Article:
"Universality Questions in Random Matrix Theory"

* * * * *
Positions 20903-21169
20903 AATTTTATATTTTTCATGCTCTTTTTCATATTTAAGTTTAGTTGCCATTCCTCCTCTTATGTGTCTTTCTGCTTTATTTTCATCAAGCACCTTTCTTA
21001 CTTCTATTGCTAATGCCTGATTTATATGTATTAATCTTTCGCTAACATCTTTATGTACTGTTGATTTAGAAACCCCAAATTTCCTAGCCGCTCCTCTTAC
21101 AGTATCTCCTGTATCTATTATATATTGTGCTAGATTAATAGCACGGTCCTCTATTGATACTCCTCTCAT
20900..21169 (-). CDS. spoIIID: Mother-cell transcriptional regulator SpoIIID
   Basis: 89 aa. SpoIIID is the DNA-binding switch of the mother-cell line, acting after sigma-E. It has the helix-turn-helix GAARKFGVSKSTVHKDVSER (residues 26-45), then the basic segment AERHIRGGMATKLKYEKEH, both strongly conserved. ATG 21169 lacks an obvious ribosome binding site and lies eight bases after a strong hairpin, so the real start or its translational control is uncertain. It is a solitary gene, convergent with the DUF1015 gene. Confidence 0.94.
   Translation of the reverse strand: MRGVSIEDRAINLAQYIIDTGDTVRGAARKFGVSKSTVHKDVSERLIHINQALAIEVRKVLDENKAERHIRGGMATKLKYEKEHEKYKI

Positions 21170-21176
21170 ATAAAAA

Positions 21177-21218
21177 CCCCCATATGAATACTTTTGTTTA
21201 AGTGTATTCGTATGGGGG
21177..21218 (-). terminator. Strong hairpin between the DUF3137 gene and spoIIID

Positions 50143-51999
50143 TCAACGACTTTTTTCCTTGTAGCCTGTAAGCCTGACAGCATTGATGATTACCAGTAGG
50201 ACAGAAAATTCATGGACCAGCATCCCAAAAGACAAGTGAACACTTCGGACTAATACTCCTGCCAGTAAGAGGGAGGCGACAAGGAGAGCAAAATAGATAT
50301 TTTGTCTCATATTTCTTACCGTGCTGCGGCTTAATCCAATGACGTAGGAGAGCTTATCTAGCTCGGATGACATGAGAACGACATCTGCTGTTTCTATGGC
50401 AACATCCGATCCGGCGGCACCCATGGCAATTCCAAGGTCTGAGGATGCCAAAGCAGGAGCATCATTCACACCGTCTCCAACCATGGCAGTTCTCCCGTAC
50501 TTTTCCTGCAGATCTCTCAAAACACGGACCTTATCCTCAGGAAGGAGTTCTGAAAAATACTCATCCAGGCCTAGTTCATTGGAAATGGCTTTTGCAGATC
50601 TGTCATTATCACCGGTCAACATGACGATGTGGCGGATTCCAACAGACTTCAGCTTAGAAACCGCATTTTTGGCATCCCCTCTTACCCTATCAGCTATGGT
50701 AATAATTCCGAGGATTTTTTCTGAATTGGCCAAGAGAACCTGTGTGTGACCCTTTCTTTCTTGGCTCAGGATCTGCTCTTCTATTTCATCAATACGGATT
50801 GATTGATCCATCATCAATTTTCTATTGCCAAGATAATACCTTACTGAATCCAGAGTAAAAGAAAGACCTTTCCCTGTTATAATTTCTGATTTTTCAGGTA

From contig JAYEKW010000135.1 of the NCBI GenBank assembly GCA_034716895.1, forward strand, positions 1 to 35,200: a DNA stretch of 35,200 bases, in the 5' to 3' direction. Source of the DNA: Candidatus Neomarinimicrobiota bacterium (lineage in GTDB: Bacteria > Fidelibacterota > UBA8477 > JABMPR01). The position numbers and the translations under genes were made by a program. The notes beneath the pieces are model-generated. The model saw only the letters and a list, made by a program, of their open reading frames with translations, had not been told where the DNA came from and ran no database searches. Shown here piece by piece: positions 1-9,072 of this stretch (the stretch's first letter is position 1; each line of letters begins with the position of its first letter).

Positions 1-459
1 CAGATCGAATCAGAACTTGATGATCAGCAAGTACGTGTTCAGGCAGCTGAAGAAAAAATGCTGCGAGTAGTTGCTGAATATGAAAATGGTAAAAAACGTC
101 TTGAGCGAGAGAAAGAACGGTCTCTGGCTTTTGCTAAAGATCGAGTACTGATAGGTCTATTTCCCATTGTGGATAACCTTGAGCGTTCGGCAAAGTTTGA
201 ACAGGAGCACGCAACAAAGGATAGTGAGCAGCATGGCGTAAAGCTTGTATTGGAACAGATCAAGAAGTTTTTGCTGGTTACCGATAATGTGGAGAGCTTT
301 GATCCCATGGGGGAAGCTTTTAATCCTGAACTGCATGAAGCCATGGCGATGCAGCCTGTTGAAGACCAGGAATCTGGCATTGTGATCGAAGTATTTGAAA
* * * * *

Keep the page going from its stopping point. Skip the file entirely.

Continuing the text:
One of the main features of Random Matrix Theory (RMT) is that it provides accurate models for correlated quantities that describe various complex systems arising in a broad variety of problems in physics, pure and applied mathematics, and in other branches of knowledge. We will start by presenting various examples of such quantities. A mathematical reason for a wide applicability of RMT is that there should be certain versions of the Central Limit Theorem but now for certain classes of correlated random variables. In particular, the limiting behavior of the eigenvalues of a large random matrix should be independent of the details of the distribution of the matrix elements. This loose statement is known as the Universality Conjecture. We then introduce the three classical types of invariant random matrix ensembles. For the technically simplest case of the so-called unitary ensembles, we explain how all the statistical quantities of interest can be expressed in terms of orthogonal polynomials on the real line. The Universality Conjecture in the bulk of the spectrum for the unitary ensembles was established by Deift-Kriecherbauer-McLaughlin-Venakides-Zhou in 1999. The other two classes of invariant ensembles, orthogonal and symplectic, are more difficult to analyze. In the end of the talk, we will describe our recent work with Deift where we prove the Universality Conjecture both in the bulk and at the edge of the spectrum for the remaining two classes of invariant ensembles in great generality.